Ian McEwan’s latest book, On Chesil Beach, comes billed as a novel. In truth, though, it feels more like something the author pumped out to distract himself on a rainy Sunday afternoon.
Not that this is entirely a bad thing. There’s no doubt something impressive about the seeming casualness of it all, about McEwan’s breezy skill as a technician, the ease with which he tosses off 200 or so neatly plotted pages of story. If it’s craft you’re after, Chesil Beach will do the trick.
Beyond that, though, the returns begin to diminish. The book tells the story of Edward Mayhew and Florence Ponting, a pair of British newlyweds spending their wedding night at a seaside hotel on the Dorset coast. Both virgins, and both well aware of what’s expected of them, sex is the evening’s omnipresent subtext. Edward is pleasantly nervous about the idea. Florence is something closer to horrified. After a bit of confused fumbling and an unfortunate incidence of premature ejaculation, the two find themselves unable to resolve their differing opinions of the matter and, well, never speak again.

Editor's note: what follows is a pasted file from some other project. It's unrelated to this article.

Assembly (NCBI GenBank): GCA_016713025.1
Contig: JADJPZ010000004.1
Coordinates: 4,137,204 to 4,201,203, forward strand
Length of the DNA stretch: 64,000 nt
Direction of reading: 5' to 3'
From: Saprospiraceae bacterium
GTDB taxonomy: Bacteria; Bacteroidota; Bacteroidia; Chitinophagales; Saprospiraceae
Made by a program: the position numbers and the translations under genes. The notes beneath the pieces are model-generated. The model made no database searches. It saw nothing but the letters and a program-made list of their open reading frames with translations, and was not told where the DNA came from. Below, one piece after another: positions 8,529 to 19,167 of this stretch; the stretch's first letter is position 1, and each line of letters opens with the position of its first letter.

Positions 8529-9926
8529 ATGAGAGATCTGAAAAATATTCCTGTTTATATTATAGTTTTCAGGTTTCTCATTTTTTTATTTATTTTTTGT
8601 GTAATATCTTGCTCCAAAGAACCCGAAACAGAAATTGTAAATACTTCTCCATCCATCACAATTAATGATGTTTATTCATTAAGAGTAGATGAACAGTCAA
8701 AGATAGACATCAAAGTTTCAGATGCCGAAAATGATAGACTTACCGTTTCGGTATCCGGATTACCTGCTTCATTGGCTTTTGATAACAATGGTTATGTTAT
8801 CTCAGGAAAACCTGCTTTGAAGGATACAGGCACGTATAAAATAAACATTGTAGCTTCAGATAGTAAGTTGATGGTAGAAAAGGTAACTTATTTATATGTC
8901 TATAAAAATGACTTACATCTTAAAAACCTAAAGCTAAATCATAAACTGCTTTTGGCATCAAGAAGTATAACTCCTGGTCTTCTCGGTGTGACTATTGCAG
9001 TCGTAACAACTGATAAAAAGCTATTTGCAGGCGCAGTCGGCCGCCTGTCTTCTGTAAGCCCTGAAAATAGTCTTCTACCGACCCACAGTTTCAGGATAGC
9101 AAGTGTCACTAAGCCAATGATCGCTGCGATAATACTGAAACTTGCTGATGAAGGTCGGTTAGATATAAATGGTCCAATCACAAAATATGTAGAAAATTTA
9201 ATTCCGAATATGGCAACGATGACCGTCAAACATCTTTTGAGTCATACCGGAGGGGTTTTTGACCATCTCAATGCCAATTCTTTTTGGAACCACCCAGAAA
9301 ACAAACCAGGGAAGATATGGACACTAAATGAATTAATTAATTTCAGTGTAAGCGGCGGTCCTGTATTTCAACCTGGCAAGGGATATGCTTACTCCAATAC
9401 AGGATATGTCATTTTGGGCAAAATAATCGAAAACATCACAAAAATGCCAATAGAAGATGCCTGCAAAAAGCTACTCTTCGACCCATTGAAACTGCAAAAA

To be fair, it’s better than that sounds. The ending has something of a potboiler’s implausibility to it, but McEwan does a credible — at times lovely — job with the couple’s wedding night, letting their nervous tenderness, false bravado, sincere caring, misunderstood history and misinterpreted signals push the book along. Less successful are the backstories that come interwoven with the hotel scenes. Though perhaps necessary, they seem at times almost perfunctory, with characters and conflicts given just enough stage time to demand more attention. Even less successful is the stab at historical context. Apparently unwilling to settle for a simple love story, McEwan puts the pair at the start of the 1960s, using their relationship as a proxy for the culture wars to come (she’s a classical pianist, he’s a John Mayall fan, etc.) Like so much of the novel, it’s not so much a bad idea as an underdeveloped one, leaving the book with an awkward schematic feel and the reader wishing they’d gotten either a little bit more or something rather less.